Stations Add Incentives and Generate Revenue

Aug 15, 2005  •  Post A Comment

To increase advertising revenue and distinguish itself from competitors, KERO-TV, the ABC affiliate in Bakersfield, Calif., recently offered an auto dealer-one of its regular spot buyers-something extra, hoping for something extra in return.

As an incentive for the dealer to buy more ad time, McGraw-Hill-owned KERO provided 300 $50 gas cards for the client to give to customers who came in for a test drive. Because of the station’s incentive program, the dealer spent more than $100,000 on a media schedule this year-more than triple what it has spent in the past.

“They’re not going to give you that much money if they’re just buying spots,” said Steve McEvoy, KERO’s general sales manager.

From a toy in a Happy Meal to a gift with a $35 cosmetics purchase, incentives have long been a popular way to give businesses a quick shot in the arm. Now many local TV station sales departments, struggling to make their budgets and build advertiser loyalty, have begun using the gift-with-purchase idea, often with dramatically positive results.

In some cases, stations are seeing 50 percent to 80 percent increases in ad revenue with the use of incentives, according to sources at several stations. The ability to offer something different to advertisers, combined with an instant revenue influx, has local stations and ad buyers happy to get on board. Incentives such as gas cards, DVDs, electronics and trips-which advertisers in turn give away to their customers-have been consistent lures for new and repeat advertisers.

Notably, KERO was more than compensated for its investment in gas cards because it was able to obtain them without spending the $15,000 cash price. Instead, the station purchased the cards with airtime. In what is becoming a popular business solution for local television stations, KERO gave blocks of airtime to a media agency that arranges barter deals between stations and merchandisers.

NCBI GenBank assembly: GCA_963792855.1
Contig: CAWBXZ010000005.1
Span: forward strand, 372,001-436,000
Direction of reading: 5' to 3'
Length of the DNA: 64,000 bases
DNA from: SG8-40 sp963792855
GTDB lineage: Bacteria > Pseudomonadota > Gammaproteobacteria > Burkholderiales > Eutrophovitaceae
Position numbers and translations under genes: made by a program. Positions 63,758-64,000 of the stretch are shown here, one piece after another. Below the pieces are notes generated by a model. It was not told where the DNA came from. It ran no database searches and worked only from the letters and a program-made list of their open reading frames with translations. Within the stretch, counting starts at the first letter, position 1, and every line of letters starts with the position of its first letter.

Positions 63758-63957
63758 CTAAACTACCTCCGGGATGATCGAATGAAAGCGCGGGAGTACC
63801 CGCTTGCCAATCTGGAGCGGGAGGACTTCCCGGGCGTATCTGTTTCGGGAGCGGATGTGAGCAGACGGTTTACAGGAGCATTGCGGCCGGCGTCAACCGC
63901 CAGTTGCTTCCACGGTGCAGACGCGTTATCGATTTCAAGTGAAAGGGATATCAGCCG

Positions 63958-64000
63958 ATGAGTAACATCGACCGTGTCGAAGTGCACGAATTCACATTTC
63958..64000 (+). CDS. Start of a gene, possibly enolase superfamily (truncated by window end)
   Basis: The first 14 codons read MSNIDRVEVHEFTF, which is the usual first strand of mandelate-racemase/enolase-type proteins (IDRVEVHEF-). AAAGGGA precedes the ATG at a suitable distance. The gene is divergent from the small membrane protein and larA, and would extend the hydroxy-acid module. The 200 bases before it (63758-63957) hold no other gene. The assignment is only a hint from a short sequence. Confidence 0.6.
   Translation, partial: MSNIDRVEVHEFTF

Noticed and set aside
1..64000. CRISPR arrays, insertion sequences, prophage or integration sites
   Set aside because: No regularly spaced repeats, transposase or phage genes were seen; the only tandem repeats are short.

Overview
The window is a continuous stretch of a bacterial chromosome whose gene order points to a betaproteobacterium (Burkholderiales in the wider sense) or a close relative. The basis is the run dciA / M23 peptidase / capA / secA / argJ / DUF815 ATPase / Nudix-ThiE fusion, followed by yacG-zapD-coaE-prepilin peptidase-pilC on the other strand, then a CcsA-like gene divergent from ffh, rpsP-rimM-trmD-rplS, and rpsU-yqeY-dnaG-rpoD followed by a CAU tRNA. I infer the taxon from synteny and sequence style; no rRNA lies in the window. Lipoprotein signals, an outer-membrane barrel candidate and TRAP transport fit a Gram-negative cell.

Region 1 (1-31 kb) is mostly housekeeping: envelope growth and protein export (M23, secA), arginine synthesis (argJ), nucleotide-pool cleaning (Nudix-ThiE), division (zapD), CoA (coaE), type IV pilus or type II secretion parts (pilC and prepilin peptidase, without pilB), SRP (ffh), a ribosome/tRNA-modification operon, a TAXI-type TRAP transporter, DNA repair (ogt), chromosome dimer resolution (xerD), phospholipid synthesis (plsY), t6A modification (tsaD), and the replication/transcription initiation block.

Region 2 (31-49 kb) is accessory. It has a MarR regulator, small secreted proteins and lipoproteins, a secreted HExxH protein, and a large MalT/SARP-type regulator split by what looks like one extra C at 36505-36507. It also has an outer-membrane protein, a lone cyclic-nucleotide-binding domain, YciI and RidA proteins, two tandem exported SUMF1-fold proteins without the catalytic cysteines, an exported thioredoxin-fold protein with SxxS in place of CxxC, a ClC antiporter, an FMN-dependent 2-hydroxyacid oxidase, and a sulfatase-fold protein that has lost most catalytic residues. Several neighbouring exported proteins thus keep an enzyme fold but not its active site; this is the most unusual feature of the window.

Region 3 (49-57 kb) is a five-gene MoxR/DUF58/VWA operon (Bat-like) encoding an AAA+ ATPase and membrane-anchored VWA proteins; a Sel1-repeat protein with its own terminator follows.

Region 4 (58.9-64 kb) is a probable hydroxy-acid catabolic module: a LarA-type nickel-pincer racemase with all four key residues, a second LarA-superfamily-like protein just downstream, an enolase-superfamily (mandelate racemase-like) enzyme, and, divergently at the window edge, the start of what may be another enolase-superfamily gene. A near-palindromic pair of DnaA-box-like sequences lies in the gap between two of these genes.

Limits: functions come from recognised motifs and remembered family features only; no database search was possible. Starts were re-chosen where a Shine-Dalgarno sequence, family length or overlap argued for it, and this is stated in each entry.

“The question is what does a local TV station bring to the party?” said Pat Pattison, a founding partner of Incentive Plus Network, a 2-year-old private company that provides merchandise and market-tailored incentive plans for local stations that want to increase ad revenue. “If [advertisers] were thinking of newspaper or radio or four other TV stations, we get them to deal with our clients.”

Mr. Pattison, a promotional merchandising veteran, started IPN in 2003 with Henry Urick, a former VP of marketing at Tribune Entertainment. Their Castaic, Calif.-based company is among the first to bring the gift-with-purchase option to local stations, creating a new niche in the $16 billion promotional products industry.

Create Some Buzz

While national ad campaigns are often oriented toward building brand awareness, local advertisers such as auto dealerships, restaurants and furniture stores are looking for more immediate results. Figuring out what a certain slot of airtime is worth based on ratings and cost per point can be a convoluted process, said Steve Ference, a senior manager for Apex Media, the agency that brokers the deals between IPN and its client stations. “It’s a tremendous leg up [for stations] to offer something unique to advertisers who buy a media schedule with them,” he said.